The Goods: Live Hard, Sell Hard Review


In the tradition of the many other Will Ferrell-Adam McKay produced comedies with a colon in the title that’s focused on a quirky character, “The Goods: Live Hard, Sell Hard” makes a pitch for awkward humor from a wide range of messed up characters. If you’re an easy sell on that kind of humor “The Goods” is worth the time, but looking at it more critically, this movie is just trying to dress up used material so it can sell it like it’s new.

Jeremy Piven is the latest comedian after Will Ferrel and John C. Reilly to attempt to pilot this ailing brand of comedy. Don Ready is a smooth-talking car salesman brought in to help a struggling dealership, a role that’s perhaps a natural evolution (or de-evolution) for Piven’s beloved “Entourage” character, Hollywood agent Ari Gold. Unlike those before him, Piven is not an “I can act so dumb it’s funny” kind of guy so by no fault of his own, he fails to be the best character in his own film. He’s just a hot shot stereotype ramblin’ man character and that’s why he’s given such a large supporting cast.

“The Goods” overloads on whack-job character portraits. Andy Stock and Rick Stempson, writers of the straight-to-DVD colon comedy “Balls Out: Gary the Tennis Coach” starring Sean William-Scott, base their entire film around these character concepts. The plot is dumb, the events that happen are completely pointless: only the characters and the scenes written to utilize the character’s comedic potential are given attention.

Naturally, Ready has a crew that mostly have no tangible sales skill. There’s Brent Gage (David Koechner aka Champ Kind in “Anchorman”), the quasi normal guy who exists solely so the dealership’s owner Mr. Selleck (James Brolin) can make awkward homosexual advances towards him, Jibby (Ving Rhames) who’s had meaningless sex all his life and wants to “make love” to a woman and Babs (Kathryn Hahn), the horny sex-appeal saleswoman who battles both her lesbian desires and her sexual crush on the Selleck’s 10-year-old son stuck in a man’s body (Rob Riggle).

That’s not even the half of them, however. The belief here is that the characters sell the comedy, so all the stops are pulled. Korean-American Ken Jeong (“The Hangover”) plays a salesman named Teddy, there’s a crazy old war vet (Charles Napier), a DJ with internal anger issues (Craig Robinson), the standard “normal girl love interest” in Mr. Selleck’s daughter, her jerk fiancée who’s actually a dork in a “man band” (Ed Helms) and more. Then of course there are cameos, after all this is a Ferrell/McKay movie.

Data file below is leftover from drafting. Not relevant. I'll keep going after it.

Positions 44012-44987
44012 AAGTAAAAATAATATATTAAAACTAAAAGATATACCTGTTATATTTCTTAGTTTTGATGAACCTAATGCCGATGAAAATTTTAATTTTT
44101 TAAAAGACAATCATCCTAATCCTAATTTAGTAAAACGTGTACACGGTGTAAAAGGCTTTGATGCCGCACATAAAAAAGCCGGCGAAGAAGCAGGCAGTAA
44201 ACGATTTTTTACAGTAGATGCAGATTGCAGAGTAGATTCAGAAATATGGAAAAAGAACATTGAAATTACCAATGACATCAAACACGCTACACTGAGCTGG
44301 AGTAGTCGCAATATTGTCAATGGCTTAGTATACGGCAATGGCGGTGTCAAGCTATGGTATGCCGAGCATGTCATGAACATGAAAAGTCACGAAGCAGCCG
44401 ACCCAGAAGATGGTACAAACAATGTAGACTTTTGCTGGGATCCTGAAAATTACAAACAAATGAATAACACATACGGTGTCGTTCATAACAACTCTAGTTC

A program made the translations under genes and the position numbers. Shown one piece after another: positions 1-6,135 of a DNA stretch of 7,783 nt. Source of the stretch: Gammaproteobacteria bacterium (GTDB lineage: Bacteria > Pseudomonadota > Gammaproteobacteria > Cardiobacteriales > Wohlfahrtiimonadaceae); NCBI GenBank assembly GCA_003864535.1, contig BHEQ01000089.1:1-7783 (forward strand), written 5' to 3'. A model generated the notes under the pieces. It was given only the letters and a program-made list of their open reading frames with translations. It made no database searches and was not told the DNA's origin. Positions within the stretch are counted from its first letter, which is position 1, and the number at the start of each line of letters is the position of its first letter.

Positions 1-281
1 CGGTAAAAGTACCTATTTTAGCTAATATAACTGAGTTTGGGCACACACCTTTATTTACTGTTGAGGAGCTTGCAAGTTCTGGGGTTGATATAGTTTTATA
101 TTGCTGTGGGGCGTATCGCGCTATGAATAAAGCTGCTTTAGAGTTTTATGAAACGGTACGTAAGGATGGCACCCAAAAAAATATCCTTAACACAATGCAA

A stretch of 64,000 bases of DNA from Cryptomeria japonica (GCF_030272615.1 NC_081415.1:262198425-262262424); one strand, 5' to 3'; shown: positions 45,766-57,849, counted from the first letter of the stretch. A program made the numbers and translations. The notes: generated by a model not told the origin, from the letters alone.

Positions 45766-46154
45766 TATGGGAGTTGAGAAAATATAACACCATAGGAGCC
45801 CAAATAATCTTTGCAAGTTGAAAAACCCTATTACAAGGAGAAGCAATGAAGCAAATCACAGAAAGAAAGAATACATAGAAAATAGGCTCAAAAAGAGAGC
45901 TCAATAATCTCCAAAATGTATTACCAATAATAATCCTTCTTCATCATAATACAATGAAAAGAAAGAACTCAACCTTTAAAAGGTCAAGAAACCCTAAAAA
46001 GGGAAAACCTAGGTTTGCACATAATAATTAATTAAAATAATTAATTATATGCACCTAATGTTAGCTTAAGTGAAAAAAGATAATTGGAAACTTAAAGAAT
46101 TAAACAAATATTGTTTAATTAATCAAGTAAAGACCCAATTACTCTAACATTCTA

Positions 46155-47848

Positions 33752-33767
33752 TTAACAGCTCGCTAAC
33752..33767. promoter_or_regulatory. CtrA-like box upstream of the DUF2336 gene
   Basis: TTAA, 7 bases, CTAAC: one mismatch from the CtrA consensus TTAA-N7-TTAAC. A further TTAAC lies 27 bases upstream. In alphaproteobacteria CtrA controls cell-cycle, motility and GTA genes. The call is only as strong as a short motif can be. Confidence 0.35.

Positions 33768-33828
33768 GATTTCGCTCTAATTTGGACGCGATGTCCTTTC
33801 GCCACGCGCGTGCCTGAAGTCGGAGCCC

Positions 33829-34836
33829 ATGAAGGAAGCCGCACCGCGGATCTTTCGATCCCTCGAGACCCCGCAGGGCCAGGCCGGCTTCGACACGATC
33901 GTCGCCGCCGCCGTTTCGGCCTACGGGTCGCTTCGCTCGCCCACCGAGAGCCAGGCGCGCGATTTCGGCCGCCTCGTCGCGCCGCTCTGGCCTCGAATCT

There are hits and misses among them, the hits being the out-of-nowhere jokes that get a quick laugh thanks to the depths the writers and actors are willing to go with their characters, namely in terms of inappropriateness. It’s not the kind of humor that has you laughing a whole scene. That kind of situational humor is minimal. After all the plot is a bunch of crazy sales consultants come in to save a dealership from going bankrupt and having to sell to the owner’s future in-laws, specifically Alan Thicke; a plot that most of us could dream up in our sleep, minus the Alan Thicke part, probably. The cleverness comes not from the story, but “how far can we take a sexual metaphor for a baseball glove.”

For those that find this type of comedy gets them every time, enjoy “The Goods” because this kind of humor is in the bargain bin and who knows how much longer it will last.

2.5/5 Stars

“The Goods: Live Hard, Sell Hard” (2009)
Directed by: Neal Brennan
Written by: Andy Stock, Rick Stempson
Starring: Jeremy Piven, Ving Rhames, David Koechner, Kathryn Hahn


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